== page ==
Wayzata, Minnesota

Wednesday, July 1, 2015

Thematic Photographic - 339 - Aged

It began with tantalizing conception, as townsfolk banned the wood and built of brick, with wealth held in high regard.  From the land of yesteryear, they blessed those sacred stones set for centuries to come. Or, so they dreamed.

Long gone are those ancient hammers and trowels which shaped a mighty presence of community; defining a strong sense of continuity and years of continued success.  What once was diligently formed and leveled by man's heroic craft and fined tuned touches, from face brickwork to mass blockwork, now is left standing in the great doom of void.  Simply said, a complete breakdown in the continuity of care.

Sadly, it still stands empty.

The signs of the time and personal prejudices has left this structure void of life.
Ancient or modern?

"It seemed a part of her life, to step from the ancient to the modern back and forth.  She felt rather sorry for those who only knew one and not the other.  It was better, she thought, to be able to select from the whole menu of human achievement than to be bound within one narrow range." - Orson Scott Card.


McGuffy Ann Morris said...

This is indeed heartbreaking. I wish people would take care of what has been done instead of building things anew. The pride that went into this craftsmanship is unequalled. Great post. ❤

eileeninmd said...

Hello Karen, it is a lovely old building. It would nice to see it being used with a thriving business. Enjoy your day!

Gail said...

I wish I were rich enough and talented enough to save them all. We're losing history when we lose these.

Lisa @ Two Bears Farm said...

That is sad. It's a fantastic building.

ifthethunderdontgetya™³²®© said...

What a spectacular building!

Your story reminds me of Penn Station. It used to be a beautiful old train station in NYC, it was torn down 50 years ago and replaced with gross MSG.

(Note: I did see many fun concerts with friends at gross MSG.)

Author R. Mac Wheeler said... gnomes, critters, clouds, or trees -Killroy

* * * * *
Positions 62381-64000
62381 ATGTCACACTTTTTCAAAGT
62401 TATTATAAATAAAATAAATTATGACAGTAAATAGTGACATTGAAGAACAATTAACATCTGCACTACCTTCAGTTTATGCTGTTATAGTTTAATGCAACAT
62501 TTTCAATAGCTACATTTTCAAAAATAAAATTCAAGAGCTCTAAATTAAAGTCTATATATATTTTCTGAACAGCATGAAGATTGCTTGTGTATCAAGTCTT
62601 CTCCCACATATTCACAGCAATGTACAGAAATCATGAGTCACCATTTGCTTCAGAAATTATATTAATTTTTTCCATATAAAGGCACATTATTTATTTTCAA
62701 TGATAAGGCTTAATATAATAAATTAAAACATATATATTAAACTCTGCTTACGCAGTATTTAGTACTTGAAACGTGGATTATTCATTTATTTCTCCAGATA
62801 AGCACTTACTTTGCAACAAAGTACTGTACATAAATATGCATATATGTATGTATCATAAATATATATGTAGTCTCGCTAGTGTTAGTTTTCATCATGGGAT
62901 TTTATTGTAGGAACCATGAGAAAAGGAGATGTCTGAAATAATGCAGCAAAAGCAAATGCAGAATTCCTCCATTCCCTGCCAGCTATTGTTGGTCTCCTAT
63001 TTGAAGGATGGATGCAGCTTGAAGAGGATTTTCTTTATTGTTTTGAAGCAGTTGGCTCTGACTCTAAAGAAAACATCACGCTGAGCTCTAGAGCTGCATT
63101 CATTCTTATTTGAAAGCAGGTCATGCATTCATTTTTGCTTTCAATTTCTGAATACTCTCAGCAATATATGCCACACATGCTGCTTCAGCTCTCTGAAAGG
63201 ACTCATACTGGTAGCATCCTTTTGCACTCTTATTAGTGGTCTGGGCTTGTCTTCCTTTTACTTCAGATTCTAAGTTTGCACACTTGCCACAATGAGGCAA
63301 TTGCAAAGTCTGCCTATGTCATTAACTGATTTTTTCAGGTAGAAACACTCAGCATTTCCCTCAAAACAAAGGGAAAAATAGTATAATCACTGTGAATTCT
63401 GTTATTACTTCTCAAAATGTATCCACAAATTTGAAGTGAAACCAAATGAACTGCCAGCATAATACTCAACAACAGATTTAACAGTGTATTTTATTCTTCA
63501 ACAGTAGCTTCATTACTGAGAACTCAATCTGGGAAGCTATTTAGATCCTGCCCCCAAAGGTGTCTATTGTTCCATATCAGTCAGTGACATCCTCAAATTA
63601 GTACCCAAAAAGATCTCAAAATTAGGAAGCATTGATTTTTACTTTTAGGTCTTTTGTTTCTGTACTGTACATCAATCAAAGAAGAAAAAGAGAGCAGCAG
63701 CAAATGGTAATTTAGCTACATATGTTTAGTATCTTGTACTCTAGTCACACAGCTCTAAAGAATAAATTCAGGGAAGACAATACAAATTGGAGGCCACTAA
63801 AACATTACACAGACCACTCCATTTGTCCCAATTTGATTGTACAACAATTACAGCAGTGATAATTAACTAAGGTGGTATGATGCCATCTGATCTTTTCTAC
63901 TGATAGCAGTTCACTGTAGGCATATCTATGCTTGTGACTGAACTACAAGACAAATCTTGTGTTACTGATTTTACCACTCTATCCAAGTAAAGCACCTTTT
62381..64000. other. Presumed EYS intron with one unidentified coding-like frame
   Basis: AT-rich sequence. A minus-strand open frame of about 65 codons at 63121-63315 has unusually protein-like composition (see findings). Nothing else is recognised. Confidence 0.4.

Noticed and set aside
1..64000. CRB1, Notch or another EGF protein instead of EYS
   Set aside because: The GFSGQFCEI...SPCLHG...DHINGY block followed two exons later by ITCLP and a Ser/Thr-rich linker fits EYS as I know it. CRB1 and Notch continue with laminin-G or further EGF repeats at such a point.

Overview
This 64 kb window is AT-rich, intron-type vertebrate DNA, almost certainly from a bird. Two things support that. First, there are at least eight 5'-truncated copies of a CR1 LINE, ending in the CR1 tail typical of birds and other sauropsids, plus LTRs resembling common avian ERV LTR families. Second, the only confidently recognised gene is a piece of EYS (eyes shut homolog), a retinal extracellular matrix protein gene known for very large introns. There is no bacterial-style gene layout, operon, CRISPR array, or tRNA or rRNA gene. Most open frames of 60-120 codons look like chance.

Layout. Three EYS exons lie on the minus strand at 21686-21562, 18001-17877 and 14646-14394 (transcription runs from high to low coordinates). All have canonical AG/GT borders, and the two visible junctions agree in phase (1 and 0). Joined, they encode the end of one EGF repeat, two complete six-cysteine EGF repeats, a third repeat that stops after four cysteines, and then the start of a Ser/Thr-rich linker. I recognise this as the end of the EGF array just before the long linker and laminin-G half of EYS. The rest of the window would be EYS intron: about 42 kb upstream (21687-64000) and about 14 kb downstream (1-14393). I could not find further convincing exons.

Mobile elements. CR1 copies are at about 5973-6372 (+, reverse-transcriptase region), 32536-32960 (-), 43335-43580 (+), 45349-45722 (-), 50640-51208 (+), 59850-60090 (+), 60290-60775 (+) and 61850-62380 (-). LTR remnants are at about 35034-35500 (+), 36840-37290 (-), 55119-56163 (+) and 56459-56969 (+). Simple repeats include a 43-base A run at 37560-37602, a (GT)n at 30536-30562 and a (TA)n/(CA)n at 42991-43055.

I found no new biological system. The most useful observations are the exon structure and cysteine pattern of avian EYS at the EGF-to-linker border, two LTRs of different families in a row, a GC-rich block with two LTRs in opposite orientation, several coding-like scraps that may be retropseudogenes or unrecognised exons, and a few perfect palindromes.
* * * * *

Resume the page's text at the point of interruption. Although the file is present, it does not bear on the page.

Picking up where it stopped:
Debbie said...

they just don't build them like that anymore!! it is a beautiful building!!!!

Elephant's Child said...

I much prefer the old buildings to their replacements. And mourn their decay.

photowannabe said...

Oh, this makes me feel so sad and empty.
Great capture of a fine old "girl".

Cloudia said...

Haunting post and photos!


Chandra Eswaran said...

I pray that the right seeker see the 2nd building, so such a beauty doesn't go to waste.
Have a Beautiful Day, Karen!!
Peace :)

orchid Miyako said...

Dearest Karen; Oh, I had the wrong notion that there are this kind of heartbreaking issue in your country. Maybe I have wrong idea your country is new.
Well, besides the historical building,we have empty house problem in Japan (one out of eight). My late parents house is one of them(^^;)
Sending Lots of Love and Hugs from Japan to my Dear friend in America, xoxo Miyako*

sage said...

That's a beautiful building!

aspiritofsimplicity said...

She is a beautiful old's a shame to see these places fall into disrepair.

Bob Scotney said...

Wish I could read the notice on the front of that fine old building. Where is it?

Carmi Levy said...

Buildings that beautiful deserve to be occupied and filled with life. It kills me whenever I see such gems devoid of activity. We've had too many of them here in our burg, and sadly time has doomed them to destruction. The only way to preserve, apparently, is to use.

As ever, you've made us think, Karen. I wish I had the answers for this one...